One of Shakespeare’s comedies, this play has often caused controversy with it’s feminist undertones. We leave the audience to judge for themselves!

Baptista, a wealthy merchant of Padua, has two daughters: Katherina and Bianca. Because of Katherina’s shrewish disposition, her father has declared that no one shall wed Bianca until such time as Katherina has been married. Lucentio of Pisa, one of many suitors to the younger and kinder Bianca, devises a scheme in which he and Tranio (his servant) will switch clothes, and thus disguised, Lucentio will offer his services as a tutor for Bianca in order to get closer to her.

At his point, enter Petruchio of Verona, in Padua to visit his friend Hortensio (another suitor to Bianca). Attracted by Katherina's large dowry, Petruchio resolves to woo her.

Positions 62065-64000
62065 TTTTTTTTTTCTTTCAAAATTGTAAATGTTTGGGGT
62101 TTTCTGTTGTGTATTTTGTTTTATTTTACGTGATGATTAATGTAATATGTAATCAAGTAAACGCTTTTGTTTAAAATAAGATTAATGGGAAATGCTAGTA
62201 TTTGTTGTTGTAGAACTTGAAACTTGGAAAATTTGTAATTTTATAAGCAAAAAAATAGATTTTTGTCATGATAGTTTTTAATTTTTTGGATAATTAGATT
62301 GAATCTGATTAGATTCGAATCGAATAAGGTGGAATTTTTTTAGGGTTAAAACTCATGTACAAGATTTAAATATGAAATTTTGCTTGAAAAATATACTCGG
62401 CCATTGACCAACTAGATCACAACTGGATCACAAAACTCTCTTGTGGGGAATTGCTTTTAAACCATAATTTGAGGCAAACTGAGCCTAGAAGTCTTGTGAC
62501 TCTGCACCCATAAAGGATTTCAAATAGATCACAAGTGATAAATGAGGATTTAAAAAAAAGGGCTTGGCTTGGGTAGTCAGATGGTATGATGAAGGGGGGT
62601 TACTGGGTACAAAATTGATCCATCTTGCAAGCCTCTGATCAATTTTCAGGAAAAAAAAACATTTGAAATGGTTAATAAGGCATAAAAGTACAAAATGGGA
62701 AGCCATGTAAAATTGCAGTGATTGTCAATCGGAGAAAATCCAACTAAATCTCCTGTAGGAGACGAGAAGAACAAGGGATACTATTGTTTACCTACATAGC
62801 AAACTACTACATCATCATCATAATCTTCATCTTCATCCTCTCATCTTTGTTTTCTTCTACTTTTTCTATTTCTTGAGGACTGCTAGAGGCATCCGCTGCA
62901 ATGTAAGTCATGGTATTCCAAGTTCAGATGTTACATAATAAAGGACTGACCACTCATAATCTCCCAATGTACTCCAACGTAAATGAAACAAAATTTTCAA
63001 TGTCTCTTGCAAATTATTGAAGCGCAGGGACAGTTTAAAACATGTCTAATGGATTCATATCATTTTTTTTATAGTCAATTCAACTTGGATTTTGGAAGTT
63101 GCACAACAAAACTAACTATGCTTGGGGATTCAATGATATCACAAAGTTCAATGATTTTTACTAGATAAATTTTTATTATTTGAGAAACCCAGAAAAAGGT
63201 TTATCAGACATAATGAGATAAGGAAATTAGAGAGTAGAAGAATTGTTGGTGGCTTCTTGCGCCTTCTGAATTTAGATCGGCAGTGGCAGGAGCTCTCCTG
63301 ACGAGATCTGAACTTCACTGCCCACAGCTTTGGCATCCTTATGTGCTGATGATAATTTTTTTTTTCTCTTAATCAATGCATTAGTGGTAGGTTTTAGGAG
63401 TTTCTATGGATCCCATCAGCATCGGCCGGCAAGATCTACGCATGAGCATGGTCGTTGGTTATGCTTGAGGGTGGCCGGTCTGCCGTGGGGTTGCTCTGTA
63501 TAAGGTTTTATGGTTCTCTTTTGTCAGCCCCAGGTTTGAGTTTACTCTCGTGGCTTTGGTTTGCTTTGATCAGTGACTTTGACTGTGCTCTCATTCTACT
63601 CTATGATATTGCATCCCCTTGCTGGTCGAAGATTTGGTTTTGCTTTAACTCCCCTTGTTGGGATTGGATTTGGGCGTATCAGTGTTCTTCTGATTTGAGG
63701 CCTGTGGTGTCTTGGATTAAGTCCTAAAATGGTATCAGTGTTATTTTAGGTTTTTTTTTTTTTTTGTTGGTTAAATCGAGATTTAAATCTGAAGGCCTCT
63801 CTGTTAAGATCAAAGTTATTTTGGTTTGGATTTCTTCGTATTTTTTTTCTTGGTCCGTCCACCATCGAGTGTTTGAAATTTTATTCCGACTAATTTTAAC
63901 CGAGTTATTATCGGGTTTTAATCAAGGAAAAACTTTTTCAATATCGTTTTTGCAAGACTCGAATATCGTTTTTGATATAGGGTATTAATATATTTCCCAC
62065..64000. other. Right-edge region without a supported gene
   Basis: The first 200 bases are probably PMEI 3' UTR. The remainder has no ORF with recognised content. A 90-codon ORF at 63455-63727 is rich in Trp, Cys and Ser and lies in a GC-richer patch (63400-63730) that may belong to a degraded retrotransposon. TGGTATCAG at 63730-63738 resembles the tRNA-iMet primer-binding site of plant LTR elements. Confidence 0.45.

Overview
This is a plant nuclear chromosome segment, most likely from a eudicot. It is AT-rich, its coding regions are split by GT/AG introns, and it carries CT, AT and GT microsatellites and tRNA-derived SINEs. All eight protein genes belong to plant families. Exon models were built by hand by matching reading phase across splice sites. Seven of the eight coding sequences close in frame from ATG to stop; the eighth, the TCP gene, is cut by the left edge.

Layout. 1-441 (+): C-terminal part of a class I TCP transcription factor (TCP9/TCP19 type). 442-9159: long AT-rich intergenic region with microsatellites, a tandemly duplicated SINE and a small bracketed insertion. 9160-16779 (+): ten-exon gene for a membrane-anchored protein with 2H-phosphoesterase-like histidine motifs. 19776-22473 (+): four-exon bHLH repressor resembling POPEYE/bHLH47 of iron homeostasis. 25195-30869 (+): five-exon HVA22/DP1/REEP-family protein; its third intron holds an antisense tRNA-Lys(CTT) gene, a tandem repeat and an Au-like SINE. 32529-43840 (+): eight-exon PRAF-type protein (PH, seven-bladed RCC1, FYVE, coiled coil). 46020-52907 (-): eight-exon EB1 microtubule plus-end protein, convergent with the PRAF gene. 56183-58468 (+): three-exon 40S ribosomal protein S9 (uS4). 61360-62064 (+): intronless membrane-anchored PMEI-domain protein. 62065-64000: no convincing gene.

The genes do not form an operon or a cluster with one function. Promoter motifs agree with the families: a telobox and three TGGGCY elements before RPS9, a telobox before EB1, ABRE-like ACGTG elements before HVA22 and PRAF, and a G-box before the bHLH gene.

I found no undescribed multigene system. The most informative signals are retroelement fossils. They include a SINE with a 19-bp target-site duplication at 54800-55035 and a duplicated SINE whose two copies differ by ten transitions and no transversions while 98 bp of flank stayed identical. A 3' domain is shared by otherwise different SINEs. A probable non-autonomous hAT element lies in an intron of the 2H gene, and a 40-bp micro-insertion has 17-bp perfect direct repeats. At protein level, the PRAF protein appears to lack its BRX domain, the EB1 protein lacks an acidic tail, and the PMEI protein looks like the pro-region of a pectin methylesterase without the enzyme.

To the surprise of everyone, Petruchio claims that he finds Katherina charming and pleasant. A marriage is arranged, and Petruchio immediately sets out to tame Katherina through a series of increasingly worse tricks. This involves everything from showing up late to his own wedding to constant contradictions to whatever she says, even to the point of claiming that the sun is in fact the moon. After many trying days and nights, an exhausted Katherina is indeed ‘tamed’ into docility.

By the end of the play, Lucentio has won Bianca's heart and Hortensio settles for a rich widow in Padua. During an evening feast for Bianca and Lucentio, Petruchio makes and wins a wager in which he proposes that he has the most obedient wife of all the men there, at which point Katherina gives Bianca a lecture on how to be a good and loving wife herself.